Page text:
The pancreas is a digestive system gland made up of two types of cells: one produces digestive juices and the other releases hormones to regulate blood sugar levels. The leaf-shaped gland is differentiated into the head, neck, body and tail regions. Inflammation, trauma and cancer of the pancreas usually require the removal of the pancreas. The surgical removal of the pancreas is known as pancreatectomy. There are different techniques of pancreatectomy depending on the region affected. Whipple procedure or pancreaticoduodenectomy is one of the most common procedures indicated for the removal of the head of the pancreas.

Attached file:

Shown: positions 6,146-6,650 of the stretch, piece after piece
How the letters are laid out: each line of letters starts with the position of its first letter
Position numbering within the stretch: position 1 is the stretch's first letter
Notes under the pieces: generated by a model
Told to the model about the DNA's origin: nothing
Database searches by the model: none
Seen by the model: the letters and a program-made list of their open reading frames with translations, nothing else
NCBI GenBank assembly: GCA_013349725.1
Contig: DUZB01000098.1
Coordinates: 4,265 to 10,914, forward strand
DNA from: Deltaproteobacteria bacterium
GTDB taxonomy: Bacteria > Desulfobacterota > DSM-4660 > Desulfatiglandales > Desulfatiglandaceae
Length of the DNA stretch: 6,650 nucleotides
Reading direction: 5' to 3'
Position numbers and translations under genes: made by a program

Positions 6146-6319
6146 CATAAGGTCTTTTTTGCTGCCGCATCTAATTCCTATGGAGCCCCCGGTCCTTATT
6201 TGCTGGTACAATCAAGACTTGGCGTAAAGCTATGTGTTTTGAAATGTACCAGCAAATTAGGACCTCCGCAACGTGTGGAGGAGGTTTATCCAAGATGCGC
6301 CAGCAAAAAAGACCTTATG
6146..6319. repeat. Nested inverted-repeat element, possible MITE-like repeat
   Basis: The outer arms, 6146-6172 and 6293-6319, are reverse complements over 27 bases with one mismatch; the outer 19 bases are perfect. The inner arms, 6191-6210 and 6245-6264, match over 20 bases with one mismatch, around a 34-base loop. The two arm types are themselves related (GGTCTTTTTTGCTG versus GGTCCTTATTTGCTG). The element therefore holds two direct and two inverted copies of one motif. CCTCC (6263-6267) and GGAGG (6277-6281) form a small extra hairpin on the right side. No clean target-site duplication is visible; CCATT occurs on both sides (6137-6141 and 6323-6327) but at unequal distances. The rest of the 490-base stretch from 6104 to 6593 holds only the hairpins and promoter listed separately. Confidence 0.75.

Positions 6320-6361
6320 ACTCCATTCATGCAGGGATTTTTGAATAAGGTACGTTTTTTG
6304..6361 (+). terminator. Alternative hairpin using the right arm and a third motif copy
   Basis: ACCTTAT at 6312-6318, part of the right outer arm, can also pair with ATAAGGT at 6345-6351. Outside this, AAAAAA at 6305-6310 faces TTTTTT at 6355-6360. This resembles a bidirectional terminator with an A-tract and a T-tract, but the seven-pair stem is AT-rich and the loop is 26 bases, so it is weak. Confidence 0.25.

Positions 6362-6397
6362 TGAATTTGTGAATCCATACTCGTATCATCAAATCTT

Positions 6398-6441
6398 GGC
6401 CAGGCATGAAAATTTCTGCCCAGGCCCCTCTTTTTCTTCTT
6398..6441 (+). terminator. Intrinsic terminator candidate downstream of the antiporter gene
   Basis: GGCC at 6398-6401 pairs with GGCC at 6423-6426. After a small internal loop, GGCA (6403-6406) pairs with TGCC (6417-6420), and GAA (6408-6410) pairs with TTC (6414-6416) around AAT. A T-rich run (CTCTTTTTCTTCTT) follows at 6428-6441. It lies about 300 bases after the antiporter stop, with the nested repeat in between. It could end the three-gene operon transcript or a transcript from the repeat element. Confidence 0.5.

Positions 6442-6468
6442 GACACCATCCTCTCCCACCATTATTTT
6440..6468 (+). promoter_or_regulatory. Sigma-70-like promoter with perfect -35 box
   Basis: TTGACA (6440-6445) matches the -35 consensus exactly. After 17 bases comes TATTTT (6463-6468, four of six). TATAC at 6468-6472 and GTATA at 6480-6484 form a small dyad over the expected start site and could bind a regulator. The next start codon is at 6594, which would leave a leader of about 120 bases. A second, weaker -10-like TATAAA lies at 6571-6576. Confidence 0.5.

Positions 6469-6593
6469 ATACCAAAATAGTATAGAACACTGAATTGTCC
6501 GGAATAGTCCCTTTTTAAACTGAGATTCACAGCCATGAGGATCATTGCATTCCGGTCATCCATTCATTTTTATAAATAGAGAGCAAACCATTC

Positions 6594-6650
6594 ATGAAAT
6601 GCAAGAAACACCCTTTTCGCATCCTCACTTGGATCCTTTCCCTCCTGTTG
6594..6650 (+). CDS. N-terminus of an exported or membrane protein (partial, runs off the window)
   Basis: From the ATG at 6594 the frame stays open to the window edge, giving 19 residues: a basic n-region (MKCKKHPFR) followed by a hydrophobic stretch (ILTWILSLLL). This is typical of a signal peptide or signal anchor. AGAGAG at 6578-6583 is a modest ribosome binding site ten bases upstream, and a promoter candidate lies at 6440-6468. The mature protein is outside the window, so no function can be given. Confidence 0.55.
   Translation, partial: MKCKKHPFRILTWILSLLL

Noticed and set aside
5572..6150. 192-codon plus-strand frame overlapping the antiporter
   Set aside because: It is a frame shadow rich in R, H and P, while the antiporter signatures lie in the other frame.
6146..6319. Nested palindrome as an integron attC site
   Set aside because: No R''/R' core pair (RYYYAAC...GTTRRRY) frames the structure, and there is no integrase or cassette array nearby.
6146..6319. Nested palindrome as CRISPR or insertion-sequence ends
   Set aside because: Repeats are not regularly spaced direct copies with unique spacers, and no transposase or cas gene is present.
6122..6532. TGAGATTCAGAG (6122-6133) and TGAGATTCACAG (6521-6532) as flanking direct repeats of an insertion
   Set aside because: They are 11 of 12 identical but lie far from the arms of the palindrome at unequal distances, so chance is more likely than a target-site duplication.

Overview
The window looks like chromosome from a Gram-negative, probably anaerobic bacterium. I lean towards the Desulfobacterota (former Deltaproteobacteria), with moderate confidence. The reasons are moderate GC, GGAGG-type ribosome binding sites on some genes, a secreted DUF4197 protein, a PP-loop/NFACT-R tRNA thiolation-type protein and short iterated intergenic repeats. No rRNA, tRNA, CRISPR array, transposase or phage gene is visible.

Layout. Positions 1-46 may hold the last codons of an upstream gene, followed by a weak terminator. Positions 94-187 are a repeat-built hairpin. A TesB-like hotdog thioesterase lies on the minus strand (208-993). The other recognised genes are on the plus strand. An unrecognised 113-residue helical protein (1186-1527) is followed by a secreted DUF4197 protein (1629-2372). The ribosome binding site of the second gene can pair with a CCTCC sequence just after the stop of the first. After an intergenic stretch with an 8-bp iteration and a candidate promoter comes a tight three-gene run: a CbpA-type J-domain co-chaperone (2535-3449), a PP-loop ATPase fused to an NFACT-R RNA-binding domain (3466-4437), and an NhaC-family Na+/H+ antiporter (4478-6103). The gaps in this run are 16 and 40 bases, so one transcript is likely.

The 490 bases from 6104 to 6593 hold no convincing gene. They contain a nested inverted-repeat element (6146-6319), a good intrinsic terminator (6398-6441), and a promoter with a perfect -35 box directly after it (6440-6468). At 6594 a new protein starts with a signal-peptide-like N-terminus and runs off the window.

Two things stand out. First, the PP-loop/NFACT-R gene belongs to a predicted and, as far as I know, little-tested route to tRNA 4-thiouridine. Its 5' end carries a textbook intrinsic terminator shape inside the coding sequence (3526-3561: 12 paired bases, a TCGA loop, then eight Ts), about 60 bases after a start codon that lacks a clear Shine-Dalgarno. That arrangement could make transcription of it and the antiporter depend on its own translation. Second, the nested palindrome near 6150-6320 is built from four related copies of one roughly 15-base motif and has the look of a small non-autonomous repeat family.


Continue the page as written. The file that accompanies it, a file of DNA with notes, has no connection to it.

The Whipple procedure is a complex surgery performed under general anaesthesia. During the procedure, your surgeon makes an incision and removes the head of the pancreas, the gallbladder, duodenum, a part of the bile duct, and sometimes a part of the stomach. The surrounding lymph nodes may also be removed to prevent the spread of the cancer. The remaining bile duct, intestine and pancreas are then reconnected so that pancreatic enzymes and bile can flow into the intestines.
The surgery is considered as the only potential cure for pancreatic cancer, and you are expected to recover in 2 to 6 months. However, as with any surgery, Whipple procedure may involve certain risks and complications such as difficulty in the stomach emptying itself following meals, infection, bleeding and diarrhoea.